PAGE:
Paperless Sounds Good and Is Almost Possible

Fujitsu ScanSnap S510

Fujitsu ScanSnap S510

For about a year now I’ve been using a remarkable tool for paperless research, writing, record storage and dog grooming (well, maybe not dog grooming). It’s the Fujitsu ScanSnap S510. And I like it for lots of reasons that may strike a chord with you.

  • It’s compact, with a footprint of 5.5″ x 11.5″ and a height of about 7″, until the feeder tray is opened (at which point it grows about 4 inches taller).
  • It plugs into the USB port on my laptop (or USB hub connected to my laptop), allowing all scans to slip easily into electronic nirvana.
  • It feeds standard-size documents and scans both sides on one pass. This is not a flatbed scanner. You load the document into it the same way you do with a FAX machine. A multi-page document can be loaded all at once and scanned as a single file.
  • The software that comes with the S510 allows me to save my scanned files as PDF documents.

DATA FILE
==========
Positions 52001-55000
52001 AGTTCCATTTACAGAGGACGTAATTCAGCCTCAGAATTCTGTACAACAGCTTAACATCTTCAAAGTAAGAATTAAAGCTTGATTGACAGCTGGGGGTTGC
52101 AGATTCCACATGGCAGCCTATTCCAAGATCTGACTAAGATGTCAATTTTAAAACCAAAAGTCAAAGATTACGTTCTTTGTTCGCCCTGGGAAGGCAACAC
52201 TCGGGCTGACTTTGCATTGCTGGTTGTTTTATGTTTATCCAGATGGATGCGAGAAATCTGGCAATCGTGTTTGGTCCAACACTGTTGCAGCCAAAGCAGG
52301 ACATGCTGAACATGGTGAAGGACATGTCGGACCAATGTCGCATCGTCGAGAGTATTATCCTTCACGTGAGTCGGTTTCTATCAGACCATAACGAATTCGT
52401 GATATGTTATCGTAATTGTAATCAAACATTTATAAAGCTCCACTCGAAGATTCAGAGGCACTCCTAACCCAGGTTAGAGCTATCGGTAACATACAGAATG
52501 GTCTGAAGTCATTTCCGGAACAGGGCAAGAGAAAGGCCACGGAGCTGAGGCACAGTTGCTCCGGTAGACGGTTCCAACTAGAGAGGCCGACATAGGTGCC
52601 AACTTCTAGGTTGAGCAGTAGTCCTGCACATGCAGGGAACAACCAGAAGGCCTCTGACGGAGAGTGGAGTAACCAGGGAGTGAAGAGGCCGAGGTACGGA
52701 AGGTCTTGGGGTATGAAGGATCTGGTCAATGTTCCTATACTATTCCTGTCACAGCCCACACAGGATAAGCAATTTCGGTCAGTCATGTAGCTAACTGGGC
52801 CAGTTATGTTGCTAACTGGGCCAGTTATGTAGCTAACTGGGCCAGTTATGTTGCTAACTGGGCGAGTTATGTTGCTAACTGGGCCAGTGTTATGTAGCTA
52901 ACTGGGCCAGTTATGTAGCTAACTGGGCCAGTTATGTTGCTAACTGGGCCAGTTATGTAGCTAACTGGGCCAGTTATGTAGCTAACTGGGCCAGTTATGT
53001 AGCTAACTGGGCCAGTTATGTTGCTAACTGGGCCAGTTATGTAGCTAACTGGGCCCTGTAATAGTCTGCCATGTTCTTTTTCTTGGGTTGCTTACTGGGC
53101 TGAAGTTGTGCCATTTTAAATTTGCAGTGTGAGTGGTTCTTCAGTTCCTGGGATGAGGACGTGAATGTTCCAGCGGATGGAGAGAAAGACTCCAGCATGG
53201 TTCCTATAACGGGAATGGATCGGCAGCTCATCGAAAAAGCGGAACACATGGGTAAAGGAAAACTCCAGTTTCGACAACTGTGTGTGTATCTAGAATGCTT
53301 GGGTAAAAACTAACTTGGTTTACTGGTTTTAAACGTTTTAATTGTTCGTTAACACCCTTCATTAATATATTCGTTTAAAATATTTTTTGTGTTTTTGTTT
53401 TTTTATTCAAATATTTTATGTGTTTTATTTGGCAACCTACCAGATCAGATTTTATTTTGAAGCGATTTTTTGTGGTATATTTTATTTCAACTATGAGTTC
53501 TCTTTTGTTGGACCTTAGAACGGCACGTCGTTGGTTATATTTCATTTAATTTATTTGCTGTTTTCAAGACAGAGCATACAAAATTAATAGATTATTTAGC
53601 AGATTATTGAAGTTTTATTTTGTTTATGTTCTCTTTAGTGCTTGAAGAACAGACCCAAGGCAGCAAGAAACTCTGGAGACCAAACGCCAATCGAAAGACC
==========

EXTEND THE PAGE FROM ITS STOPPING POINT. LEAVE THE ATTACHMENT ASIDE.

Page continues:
• It plays nicely with Apple.
  • It replaces my FAX machine because I can now scan any document, save it as a PDF (or other) file, and send it as an attachment by email. So it saves space in my office by performing multiple functions and replacing other single-function devices.

I’ve used the ScanSnap S510 to:

  • return documents with my signature;
  • retain copies of receipts and other documents for tax purposes;
  • save typed manuscripts and student papers that include detailed comments I’ve written in margins;
  • store photocopied material on my computer;
  • prepare for writing and research to do while traveling;
  • streamline paper files (and piles).

Signed Documents